Homily for 32nd Sunday of Ordinary Time B 2012 (Mark / S.Martin)
1. The widow's two small coins
- A widow gives the little she has, into the treasury of the temple. Two small coins she had owned to buy something to eat that day. Now she will have to starve this day, or hope for a mild gift. That's all we know about her. And that Jesus brought attention to her as an counter-example to those "who like to go around in long robes and accept greetings in the marketplaces, seats of honor in synagogues, and places of honor at banquets."
- Nothing else we know about this woman. But the Gospel thus opens us the space to think about her. Certainly for this widow the gift was not without significance; alone materially there was for her a moment of significance.
- Perhaps it was a moment of devotion, surprising even this woman herself. To be a widow at that time meant to be without any perspective. Maybe this woman came to the temple, mentally occupied with her - legitimate! - worries . And then, in a spontaneous decision, she devoted to the temple the two coins, everything she had - and found in that devotion of hers a sign that could give meaning to her entire life.
2. Martins split cloak
- We do know more about Martin, the Roman soldier who became a saint. His friend and disciple, Sulpicius Severus, in his hagiography "Vita sancti Martini" (dating from around 420) tells us about the saint's life as he understood it. In particular he has preserved for us the famous scene in which Martin shares his military cloak in order to preserve in the bitter cold outside the city gate of Amiens a trembling beggar from freezing to death.
- Martin was not baptized at this time. But he had already begun to focus his life on Christ. Therefore, this was an act of charity yet prepared and spontaneous. The act was prepared because Martin had given away his salary earlier to the poor, so he had at this moment nothing more than his coat and his sword. The sword he used, not to wage war with it, but to part of the mantle and give one half to the beggar. Martin was prepared by his attention to the Gospel. But the act in which he gave away half the cloak was still spontaneous.
- This act is told up to today. This act would also influence Martin's own life. On the one hand his spontaneous generosity led to the laughter of the bystanders. This soldier with half a coat seemed to have lost all his pride and honor. Martin looked ridiculous. On the other hand, there was one who has encouraged him: That night in his dreams Christ himself appeared to Martin, wearing the half cloak of the beggar. In this way, Martin has learned that Christ strengthens him not to pay attention to the reputation among the people, but to follow his heart - and therein to meet Christ.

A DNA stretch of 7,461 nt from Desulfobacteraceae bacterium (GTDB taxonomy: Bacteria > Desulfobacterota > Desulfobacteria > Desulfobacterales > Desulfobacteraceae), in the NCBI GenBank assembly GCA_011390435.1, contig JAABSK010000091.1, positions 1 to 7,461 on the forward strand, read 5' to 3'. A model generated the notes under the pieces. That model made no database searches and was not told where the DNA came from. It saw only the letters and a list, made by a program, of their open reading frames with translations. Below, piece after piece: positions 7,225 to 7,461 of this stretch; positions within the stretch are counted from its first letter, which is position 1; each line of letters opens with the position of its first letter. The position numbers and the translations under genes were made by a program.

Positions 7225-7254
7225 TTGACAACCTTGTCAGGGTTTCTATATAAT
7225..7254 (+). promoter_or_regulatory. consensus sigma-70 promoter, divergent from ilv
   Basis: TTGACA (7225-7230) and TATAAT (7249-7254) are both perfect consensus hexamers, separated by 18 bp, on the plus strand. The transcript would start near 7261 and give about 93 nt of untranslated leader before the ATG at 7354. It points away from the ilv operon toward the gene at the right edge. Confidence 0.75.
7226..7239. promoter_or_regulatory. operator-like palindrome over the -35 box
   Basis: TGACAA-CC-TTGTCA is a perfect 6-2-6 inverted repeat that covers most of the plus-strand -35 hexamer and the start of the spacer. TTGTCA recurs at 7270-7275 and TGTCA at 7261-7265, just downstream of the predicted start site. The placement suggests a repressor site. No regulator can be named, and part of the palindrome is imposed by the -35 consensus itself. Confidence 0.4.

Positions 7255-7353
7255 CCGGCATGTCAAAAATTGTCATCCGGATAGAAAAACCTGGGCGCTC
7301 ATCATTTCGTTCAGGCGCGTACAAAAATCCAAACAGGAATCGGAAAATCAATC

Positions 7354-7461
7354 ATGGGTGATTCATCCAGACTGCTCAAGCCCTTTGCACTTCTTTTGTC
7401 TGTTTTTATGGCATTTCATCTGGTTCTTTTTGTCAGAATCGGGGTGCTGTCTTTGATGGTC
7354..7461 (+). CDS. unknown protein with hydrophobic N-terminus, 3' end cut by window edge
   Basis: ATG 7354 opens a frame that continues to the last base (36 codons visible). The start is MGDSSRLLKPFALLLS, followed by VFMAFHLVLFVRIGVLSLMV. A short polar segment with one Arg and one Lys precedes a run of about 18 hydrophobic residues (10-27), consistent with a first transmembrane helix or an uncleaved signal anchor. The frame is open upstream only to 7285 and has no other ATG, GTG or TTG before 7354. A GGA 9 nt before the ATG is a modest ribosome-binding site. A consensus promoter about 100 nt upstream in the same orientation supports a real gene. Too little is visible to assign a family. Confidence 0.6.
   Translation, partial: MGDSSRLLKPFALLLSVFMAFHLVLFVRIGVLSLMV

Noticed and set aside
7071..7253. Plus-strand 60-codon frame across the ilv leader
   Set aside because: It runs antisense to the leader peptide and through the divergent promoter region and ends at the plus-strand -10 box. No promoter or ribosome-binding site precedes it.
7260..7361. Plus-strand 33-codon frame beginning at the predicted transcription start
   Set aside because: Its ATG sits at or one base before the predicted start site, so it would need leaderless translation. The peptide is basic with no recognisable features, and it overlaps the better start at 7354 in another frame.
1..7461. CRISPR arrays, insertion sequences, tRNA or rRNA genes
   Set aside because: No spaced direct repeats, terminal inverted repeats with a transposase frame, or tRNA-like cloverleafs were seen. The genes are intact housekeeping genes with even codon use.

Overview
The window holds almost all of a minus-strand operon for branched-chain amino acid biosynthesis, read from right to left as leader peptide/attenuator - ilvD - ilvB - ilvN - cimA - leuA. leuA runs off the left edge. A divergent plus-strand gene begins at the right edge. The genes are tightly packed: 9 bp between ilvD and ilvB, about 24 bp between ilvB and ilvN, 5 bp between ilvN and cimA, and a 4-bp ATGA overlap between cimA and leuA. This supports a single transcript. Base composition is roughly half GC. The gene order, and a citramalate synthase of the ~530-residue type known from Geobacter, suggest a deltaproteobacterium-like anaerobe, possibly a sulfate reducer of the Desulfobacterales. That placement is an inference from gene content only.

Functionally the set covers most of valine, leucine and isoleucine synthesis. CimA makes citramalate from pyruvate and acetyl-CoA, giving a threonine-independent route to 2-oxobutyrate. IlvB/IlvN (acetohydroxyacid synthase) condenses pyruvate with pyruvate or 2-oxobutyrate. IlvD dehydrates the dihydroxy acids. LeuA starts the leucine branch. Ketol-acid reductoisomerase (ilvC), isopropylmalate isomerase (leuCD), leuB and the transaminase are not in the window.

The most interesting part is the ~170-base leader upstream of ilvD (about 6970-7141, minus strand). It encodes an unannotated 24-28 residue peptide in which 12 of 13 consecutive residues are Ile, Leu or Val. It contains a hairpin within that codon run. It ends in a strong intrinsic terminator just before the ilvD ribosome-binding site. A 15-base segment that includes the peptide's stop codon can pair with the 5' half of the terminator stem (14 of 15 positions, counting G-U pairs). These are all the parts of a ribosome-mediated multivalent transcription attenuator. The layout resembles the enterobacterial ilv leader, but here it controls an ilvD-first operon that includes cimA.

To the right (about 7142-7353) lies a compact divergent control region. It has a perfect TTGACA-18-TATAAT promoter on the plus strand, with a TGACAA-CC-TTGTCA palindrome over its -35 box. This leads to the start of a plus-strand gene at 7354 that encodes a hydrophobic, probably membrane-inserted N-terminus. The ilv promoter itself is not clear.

3. Sacraments of everyday life
- The one moment became the key to Martin's personal life. Again and again he came into situations where Others sought the higher prestige only; they have attacked him because he did not want to live like everyone else. Even after he was elected bishop of the city of Tours in France, Martin remained the simple man, living ascetically and in constant communion of prayer. It was the very time when the church became the Church of the Caesars - free at last, and yet in great danger to secularize.
- Back then there were the heresy of Arianism. Martin fought against this doctrine, that was supported by the emperor. That did bring him in conflict with most of his fellow bishops. Arianism took offense at the idea that God himself appeared in the poor shape of a human being. Arianism said, that the crucified and poor can only be a reflection of God, but never God himself. But Martin had met this God personally at the gate of Amiens. It was only a small, spontaneous moment. And yet it did influence all his life.
- These moments we can hardly overvalue. To others they may appear ridiculous and absurd. But at such moments we can experience the God who makes us able to excel our self. The two coins of the widow, the half coat of Martin, they are sacraments of God's presence in everyday life. They can bring light to the whole life. Amen.